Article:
from The American Heritage® Dictionary of the English Language, 4th Edition
- n. See kale.
from Wiktionary, Creative Commons Attribution/Share-Alike License
- n. A plant of the genus Brassica; now specifically, a Brassica plant without a head used for food, such as kale.
from the GNU version of the Collaborative International Dictionary of English
- n. A variety of cabbage in which the leaves never form a compact head.
- n. Any white cabbage before the head has become firm.
from The Century Dictionary and Cyclopedia
- n. The common cultivated cabbage, Brassica oleracea.
- n. A young cabbage cut before the head is formed.
from WordNet 3.0 Copyright 2006 by Princeton University. All rights reserved.
- n. a hardy cabbage with coarse curly leaves that do not form a head
The original of all the cabbage tribe is the wild plant sea-colewort, which is to be found wasting whatever sweetness it may have on the desert air, on many of the cliffs of the south coast of England.
In the meanwhile, Catherine continued to place upon the table the slender preparations for the meal of a recluse, which consisted almost entirely of colewort, boiled and served up in a wooden platter, having no better seasoning than a little salt, and no better accompaniment than some coarse barley-bread, in very moderate quantity.
“I could be sorry for these men,” he said, “ay, and for that poor Queen, but what avail earthly sorrows to a man of fourscore? — and it is a rare dropping morning for the early colewort.”
For if it be said that there is enmity between the vine and colewort, because when planted near each other they do not thrive, the reason is obvious — that both of these plants are succulent and exhaust the ground, and thus one robs the other.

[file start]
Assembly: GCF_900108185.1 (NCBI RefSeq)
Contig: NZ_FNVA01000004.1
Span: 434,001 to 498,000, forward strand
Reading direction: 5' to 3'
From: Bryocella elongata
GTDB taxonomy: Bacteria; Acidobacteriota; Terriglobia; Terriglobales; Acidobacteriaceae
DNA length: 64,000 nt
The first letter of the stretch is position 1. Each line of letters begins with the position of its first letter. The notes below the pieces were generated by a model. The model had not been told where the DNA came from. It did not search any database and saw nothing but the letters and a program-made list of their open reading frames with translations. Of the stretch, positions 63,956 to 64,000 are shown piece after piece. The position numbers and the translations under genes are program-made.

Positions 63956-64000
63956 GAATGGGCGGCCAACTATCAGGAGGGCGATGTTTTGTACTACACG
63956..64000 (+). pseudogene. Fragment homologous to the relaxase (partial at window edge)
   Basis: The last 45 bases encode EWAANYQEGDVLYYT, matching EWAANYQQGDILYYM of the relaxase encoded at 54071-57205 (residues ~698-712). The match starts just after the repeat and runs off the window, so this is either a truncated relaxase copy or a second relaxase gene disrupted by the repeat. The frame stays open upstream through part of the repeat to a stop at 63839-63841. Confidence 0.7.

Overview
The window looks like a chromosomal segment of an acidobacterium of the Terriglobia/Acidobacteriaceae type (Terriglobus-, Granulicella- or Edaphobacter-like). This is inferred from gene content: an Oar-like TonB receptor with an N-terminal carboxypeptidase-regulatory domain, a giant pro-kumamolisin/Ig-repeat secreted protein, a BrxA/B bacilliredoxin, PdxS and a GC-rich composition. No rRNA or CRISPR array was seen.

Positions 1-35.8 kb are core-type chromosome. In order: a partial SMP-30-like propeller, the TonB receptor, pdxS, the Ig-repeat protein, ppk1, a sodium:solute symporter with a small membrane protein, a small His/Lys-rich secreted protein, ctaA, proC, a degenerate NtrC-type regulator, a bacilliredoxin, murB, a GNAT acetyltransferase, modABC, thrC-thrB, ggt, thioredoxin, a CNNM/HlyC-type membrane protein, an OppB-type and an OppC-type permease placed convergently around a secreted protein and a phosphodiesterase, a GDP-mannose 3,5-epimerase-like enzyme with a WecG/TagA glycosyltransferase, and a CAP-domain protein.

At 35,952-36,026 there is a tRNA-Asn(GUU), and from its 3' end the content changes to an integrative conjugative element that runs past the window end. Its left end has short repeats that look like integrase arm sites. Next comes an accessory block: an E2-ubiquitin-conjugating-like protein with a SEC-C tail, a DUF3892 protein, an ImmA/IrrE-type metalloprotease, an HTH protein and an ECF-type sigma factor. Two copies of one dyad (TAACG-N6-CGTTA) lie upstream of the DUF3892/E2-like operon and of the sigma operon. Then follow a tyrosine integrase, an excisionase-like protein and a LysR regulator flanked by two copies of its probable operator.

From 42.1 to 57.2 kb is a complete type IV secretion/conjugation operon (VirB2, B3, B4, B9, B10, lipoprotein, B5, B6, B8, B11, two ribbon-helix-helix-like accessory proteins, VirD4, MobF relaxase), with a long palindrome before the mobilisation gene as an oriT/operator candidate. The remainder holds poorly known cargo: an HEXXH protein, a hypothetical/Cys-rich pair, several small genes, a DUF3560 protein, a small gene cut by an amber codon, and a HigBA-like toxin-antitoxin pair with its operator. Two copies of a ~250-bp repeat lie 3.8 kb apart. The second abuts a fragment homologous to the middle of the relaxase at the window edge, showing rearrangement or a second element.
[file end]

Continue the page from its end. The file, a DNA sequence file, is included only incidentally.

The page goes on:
The aid of a Highland leech was procured, who probed the wound with a probe made out of a castock; i.e., the stalk of a colewort or cabbage.
Milnwood, placed on the table an immense charger of broth, thickened with oatmeal and colewort, in which ocean of liquid was indistinctly discovered, by close observers, two or three short ribs of lean mutton sailing to and fro.
Close to the waterside a footpath led off downstream, and beside it the abbey's gardens lay neatly arrayed all along the rich plain, and three or four brothers were pricking out plants of cabbage and colewort.
All the varieties of the colewort tribe, including cabbage, cauliflower, brussels-sprouts, broccoli, and curly greens, have been celebrated from very ancient times for their curative virtues in pulmonary complaints.
In these beds, along with the tobacco, they generally sow kale, colewort, and cabbage seed, &c., at the same time.
The Commercial Products of the Vegetable Kingdom Considered in Their Various Uses to Man and in Their Relation to the Arts and Manufactures; Forming a Practical Treatise & Handbook of Reference for the Colonist, Manufacturer, Merchant, and Consumer, on the Cultivation, Preparation for Shipment, and Commercial Value, &c. of the Various Substances Obtained From Trees and Plants, Entering into the Husbandry of Tropical and Sub-tropical Regions, &c.
For the space also of six hundred years the colewort only was